Most of my students needed a retest for the area and perimeter. There were several different mistakes being made. They were getting the two mixed up together and were finding the perimeter when asked for the area and visa versa. They were adding only two dimensions or multiplying all four, and they were getting the units wrong. I think much of the problem stemmed from not understanding what area and perimeter referred. I also think students were probably given the formula too soon and did not have a chance to figure out where it came from or discover it for themselves. It's hard to backfill this type of experience when they already know there is an algorithm. They kept trying to blindly use an algorithm without thinking about it or making sense of it. I am hoping our focus on multiple methods improves their understanding.
The warm up gives students a rectangular playground with given dimensions. They are asked to figure out how much grass is needed to cover it and are then asked whether they found the area or perimeter to figure it out. I was careful not to give any clues in the questions like "how many square yards" or "how much to cover the whole area". The second question asks how long a pathway would be to surround the playground and asks whether they needed the area or perimeter. As we go over the work I ask them how they know whether area or perimeter were needed. As they describe "covering" and "surrounding" I ask them to come up and show us on the figure. For example I have them show me where the grass would go, shade the entire inside and do the same for a pathway. I also ask how they know the grass would be measured in square units and the pathway would be measured in linear units.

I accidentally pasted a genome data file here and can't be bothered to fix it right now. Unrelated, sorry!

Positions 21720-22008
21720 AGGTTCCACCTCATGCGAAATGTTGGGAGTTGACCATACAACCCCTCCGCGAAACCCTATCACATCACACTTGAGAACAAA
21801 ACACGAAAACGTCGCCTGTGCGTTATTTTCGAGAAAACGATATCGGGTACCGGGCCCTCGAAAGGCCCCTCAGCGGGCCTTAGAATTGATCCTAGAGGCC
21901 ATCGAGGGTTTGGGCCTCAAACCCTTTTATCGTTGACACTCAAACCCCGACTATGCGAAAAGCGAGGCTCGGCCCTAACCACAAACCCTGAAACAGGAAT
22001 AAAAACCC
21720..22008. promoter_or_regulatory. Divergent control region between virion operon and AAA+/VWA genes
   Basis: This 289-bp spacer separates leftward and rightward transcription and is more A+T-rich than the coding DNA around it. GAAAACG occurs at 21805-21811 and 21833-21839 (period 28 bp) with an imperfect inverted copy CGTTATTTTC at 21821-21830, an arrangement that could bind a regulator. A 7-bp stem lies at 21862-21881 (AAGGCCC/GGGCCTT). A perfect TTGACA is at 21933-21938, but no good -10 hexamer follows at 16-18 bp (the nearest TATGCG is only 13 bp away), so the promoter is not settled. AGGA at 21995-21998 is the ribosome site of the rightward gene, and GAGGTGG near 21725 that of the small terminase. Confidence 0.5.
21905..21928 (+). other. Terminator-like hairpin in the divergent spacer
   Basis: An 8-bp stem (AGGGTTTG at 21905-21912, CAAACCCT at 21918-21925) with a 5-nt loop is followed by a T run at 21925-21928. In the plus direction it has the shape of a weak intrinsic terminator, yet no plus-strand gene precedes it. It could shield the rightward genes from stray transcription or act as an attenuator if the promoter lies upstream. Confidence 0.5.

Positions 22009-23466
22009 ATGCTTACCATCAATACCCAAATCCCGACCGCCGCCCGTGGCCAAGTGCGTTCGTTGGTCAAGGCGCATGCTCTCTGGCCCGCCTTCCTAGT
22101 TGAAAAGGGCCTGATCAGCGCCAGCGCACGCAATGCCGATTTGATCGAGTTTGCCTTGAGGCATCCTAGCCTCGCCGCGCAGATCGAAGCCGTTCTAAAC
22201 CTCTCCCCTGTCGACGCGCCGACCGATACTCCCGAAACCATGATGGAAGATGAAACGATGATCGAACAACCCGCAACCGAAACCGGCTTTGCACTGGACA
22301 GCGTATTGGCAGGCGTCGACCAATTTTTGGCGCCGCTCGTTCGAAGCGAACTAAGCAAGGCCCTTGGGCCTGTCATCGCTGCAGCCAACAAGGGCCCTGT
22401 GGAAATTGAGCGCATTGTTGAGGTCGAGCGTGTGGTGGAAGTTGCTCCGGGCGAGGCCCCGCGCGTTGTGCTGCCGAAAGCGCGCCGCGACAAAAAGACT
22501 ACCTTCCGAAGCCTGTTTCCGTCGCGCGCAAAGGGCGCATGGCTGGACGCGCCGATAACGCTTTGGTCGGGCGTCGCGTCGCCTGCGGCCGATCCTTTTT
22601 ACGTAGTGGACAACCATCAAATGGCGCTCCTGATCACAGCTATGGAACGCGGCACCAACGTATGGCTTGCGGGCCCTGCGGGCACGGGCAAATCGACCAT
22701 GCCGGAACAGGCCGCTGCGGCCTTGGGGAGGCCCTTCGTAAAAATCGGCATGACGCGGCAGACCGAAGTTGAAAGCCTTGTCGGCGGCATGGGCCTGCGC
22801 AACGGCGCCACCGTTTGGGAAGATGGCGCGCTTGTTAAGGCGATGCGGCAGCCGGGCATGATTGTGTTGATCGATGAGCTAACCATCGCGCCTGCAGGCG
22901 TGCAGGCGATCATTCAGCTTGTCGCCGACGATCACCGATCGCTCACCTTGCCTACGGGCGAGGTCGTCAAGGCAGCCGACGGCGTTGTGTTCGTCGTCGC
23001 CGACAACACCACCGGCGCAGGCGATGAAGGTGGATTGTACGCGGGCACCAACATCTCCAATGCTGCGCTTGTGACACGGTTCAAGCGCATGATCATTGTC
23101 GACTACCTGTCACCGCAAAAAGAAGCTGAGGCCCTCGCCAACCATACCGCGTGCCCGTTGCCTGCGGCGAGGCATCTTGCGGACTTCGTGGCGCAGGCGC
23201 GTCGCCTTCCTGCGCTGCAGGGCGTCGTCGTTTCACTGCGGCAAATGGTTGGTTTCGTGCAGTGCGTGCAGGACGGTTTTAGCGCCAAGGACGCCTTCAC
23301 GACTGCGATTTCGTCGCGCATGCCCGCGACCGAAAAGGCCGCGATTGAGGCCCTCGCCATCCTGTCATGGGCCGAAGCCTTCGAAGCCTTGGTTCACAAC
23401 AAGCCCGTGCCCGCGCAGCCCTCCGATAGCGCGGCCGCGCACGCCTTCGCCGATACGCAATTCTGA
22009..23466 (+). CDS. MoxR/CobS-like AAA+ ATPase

We also go over possible answers to their homework. I give them time to look at each others arguments for or against my statements and then ask them to choose the student with the strongest argument for number 2 from their math family. I tell them to make sure they have given evidence to support their statement and can prove that they are right. We go around each group and see if they can show us or add anything to that argument to make it stronger. Having students come up to the board and point to what they are talking about or to the distinguishing features really helps ELL students separate the concepts. I want them to go deeper than simply saying "you switched area and perimeter". I want them to tell exactly what is correct and incorrect. I want to leave them with the distinguishing characteristics of area and perimeter before they take their test.
There homework has a pretty low entry point for the first section. The second section has multiple solutions, which I model for them with the first example. I am hoping this first example will be enough for some of the students that still struggle with prior knowledge, but some of my more advanced kids will enjoy listing as many possible dimensions as they can. I expect everyone to finish the test with a couple of minutes left. If not, I will stop and collect the remaining tests (they can have additional time at the beginning of another class during the warm up) and we will discuss the two possibilities I have listed for the 15 square foot carpet. I would tell them that one of my suggestions is really not reasonable (15x1) and ask them to discuss why. I would like them to notice that no one could have a hallway that is 1 foot wide. I ask them if it should even be suggested given the context of the situation (no) and we cross it out. I want them to remember to consider the context and only make reasonable suggestions. I will be interested to hear what they say about the 2500 sq. ft. hallway.